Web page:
There is a very good reason why banks will try and lend right up to APRA’s ceiling.
“There is still incentive for banks to lend to investors, as ROEs (returns on equity) on investment property loans are now about 14 percentage points higher than ROEs on owner-occupier loans, ” Mr Wiles said.
Despite expectations that a further reduction in the investor loan speed limit, APRA decided against it saying it still “needed to balance new investor lending with the increased supply of newly completed construction”.
In other words, if lowering the speed limit to say 7 per cent growth strangled investor lending, there would be serious problems clearing the looming glut of apartments building in Melbourne, Brisbane and Sydney.
A wave of deposit defaults in high rise apartments and property developers hitting the wall would do little for APRA’s cherished goal of financial stability and de-risked banks.
So there is a tacit understanding that pretty solid investor lending growth is still fine.
Up to 33pc of investment loans are high risk
The banks have been exercising their oligopolistic pricing power since the GFC, basically by holding back the full RBA cash rate cuts as standard variable home loans timidly edged down.
That so called “re-pricing” has become more pronounced and more targeted of late, with investor loans being hiked up 60 basis points, compared to the more modest 15-to-20 basis points for owner occupiers.
In effect, APRA has given the green light to the banks differential re-pricing because (a) it cools investment loans and (b) strengthens the banks’ balance sheets.
“While Reserve Bank officials are somewhat circumspect about what the measures can achieve, relative to the current state of affairs, we see these and earlier measures as likely to bind on lending activity, with a potential spill-over to housing turnover and price growth as well,” JPMorgan economist Ben Jarman said.
“It is likely that overall mortgage lending will slow, as the acceleration in non-interest only owner-occupier lending needed to offset the drags from macro-prudential tightening seems implausibly large.”
The target for APRA is what the global Basel banking committee refers to as loans that are “materially dependent” on cash flows generated by the property.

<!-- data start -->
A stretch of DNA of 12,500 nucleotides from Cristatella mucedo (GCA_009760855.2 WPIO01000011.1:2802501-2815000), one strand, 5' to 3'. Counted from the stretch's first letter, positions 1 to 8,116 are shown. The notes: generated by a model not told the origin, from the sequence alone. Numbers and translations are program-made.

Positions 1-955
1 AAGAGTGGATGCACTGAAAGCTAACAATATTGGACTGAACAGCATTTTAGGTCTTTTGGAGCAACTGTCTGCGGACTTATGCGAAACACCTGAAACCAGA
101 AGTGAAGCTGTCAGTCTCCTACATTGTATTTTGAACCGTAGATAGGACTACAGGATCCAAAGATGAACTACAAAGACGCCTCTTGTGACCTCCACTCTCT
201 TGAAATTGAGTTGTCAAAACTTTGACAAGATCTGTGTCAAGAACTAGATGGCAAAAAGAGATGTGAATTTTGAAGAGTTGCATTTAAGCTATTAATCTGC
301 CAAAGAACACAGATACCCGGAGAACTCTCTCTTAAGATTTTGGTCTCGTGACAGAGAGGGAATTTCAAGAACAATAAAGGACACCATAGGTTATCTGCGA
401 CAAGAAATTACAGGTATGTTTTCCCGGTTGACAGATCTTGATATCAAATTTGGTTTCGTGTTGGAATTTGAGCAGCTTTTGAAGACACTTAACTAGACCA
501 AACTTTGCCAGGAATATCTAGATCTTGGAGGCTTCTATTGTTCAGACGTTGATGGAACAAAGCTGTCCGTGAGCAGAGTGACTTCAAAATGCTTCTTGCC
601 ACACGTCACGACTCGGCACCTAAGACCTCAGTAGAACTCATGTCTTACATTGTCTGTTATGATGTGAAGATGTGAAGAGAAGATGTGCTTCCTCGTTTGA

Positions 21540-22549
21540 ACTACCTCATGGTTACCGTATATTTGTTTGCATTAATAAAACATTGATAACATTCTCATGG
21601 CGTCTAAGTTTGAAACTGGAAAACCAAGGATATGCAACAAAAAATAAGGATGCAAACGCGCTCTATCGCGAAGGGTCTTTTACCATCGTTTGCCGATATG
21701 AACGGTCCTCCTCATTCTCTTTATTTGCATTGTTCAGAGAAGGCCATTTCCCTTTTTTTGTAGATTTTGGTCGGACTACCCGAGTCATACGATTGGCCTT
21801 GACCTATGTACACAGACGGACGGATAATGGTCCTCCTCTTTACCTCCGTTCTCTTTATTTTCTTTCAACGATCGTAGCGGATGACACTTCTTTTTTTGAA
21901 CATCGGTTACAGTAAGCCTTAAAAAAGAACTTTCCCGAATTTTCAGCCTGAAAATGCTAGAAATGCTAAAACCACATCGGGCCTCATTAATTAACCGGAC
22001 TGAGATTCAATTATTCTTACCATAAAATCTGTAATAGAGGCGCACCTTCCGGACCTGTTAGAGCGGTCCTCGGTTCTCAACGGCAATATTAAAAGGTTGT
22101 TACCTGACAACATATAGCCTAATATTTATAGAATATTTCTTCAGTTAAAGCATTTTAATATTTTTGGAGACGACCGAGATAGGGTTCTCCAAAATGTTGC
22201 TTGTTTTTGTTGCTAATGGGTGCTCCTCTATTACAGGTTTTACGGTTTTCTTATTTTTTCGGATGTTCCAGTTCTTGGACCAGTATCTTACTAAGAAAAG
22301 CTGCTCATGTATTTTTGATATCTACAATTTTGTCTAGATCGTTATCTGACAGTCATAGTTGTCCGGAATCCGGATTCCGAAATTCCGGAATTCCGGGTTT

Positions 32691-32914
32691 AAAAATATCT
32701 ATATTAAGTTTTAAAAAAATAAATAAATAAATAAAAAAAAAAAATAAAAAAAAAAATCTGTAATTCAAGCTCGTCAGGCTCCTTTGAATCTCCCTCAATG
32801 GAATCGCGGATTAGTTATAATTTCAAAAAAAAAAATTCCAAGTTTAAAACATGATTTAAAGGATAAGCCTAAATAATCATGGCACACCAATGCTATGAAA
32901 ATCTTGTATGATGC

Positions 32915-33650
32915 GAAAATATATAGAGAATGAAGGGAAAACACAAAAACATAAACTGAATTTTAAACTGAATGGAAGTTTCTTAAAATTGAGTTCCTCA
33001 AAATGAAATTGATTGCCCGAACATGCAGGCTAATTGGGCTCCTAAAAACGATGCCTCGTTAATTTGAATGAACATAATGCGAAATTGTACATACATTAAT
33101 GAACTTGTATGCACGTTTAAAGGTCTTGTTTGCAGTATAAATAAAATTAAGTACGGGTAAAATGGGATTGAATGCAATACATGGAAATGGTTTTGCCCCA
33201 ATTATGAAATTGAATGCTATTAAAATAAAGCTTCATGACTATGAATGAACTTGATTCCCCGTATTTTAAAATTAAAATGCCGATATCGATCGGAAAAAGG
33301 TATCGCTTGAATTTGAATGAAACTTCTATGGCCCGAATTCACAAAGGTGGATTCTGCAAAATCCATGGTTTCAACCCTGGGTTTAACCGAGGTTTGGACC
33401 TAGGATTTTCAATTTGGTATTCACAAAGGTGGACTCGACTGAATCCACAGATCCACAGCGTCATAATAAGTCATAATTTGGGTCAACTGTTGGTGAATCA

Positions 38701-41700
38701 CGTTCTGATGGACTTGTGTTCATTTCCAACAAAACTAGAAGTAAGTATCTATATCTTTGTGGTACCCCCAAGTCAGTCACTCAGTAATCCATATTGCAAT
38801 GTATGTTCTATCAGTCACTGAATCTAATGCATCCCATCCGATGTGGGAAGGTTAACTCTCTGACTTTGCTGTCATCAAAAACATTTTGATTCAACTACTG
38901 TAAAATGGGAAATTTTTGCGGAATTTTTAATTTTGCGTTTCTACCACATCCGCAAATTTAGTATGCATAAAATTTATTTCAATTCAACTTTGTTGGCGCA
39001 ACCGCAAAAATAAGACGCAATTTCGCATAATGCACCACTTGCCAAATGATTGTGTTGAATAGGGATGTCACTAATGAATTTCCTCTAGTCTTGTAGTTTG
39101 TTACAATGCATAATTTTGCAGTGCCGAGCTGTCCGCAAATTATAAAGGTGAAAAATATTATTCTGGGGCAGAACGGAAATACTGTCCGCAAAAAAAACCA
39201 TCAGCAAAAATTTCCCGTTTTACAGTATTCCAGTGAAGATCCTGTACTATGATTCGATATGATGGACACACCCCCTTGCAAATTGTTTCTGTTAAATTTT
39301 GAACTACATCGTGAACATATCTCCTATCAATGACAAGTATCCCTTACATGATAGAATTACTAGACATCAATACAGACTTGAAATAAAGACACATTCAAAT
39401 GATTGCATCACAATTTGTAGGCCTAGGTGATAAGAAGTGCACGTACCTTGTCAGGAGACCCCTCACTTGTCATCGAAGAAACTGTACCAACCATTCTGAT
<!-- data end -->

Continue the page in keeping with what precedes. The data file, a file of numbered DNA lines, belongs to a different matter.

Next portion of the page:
What that actually means is difficult to define, but Morgan Stanley’s Richard Wiles has had a stab at it using a recent Westpac data.
“Westpac’s disclosure highlights that around 30 per cent of investors have incomes of less than $100,000, and close to 50 per cent have more than one investment property,” Mr Wiles said.
“Where a borrower fits into both categories, we think there is a good chance that the loan could be classified as ‘materially dependent’.”
Or, in other words, somewhere between 20 and 33 per cent of Westpac’s interest-only, investor loan portfolio could be defined as “materially dependent” on cash flows.
Plugging that into the spread sheet, and factoring risk weightings that are likely to raised against these loans, Mr Wiles calculated the “big four” will need somewhere between $12 billion and $16 billion in fresh capital buffers.
Investor loan rates are likely to keep going up past 6 per cent
For the investor, if the banks were to use their oligopoly power to maintain existing healthy returns-on-equity, that would mean another round of rate hikes of about 30-to-80 basis points on their interest-only loans.
But that may the hikes for investors may be steeper than that.
“We think the major banks will respond to APRA action by lifting standard variable loan rates on investor property loans above 6 per cent,” Mr Wiles said.
“If the majors were to repeat the action of the past few weeks and increase investor loan rates by around 25 basis points, we estimate an earnings benefit of 2.5 to 3 per cent for CBA, NAB and Westpac and and 2 per cent for ANZ, ” Mr Wiles calculated.
So it is not necessarily the banks that are bleeding when the thumbscrews are tightened.
UBS’s Jonathan Mott said banks might find it difficult to raise rates on existing loans, as the recent APRA changes only apply to new lending.
“That said, the banks have shown a tendency to use policy changes as a catalyst for repricing in the past,” Mr Mott noted.
“Given limited public or political push-back against investor repricing in recent months, we believe this could be the favoured area for the banks.
“We also believe the banks may offer some first home buyer discounts to further ease public or political push-back.”
Over at Morgan Stanley, Mr Wiles pointed out, while jacking up investor loan rates helps APRA, the RBA and government achieve some of their policy goals, the authorities and banks face a difficult balancing act.
“They would help owner occupiers and first-home buyers to compete with investors, without the need for changes to legislation on negative gearing and capital gains tax concessions,” he observed.
However, there is a cost.
“Given the weak income growth in Australia, we would also expect this amount of re-pricing to have a detrimental impact on the residential property market,” Mr Wiles said.
“In our view, slower loan growth and house price weakness look increasingly likely.”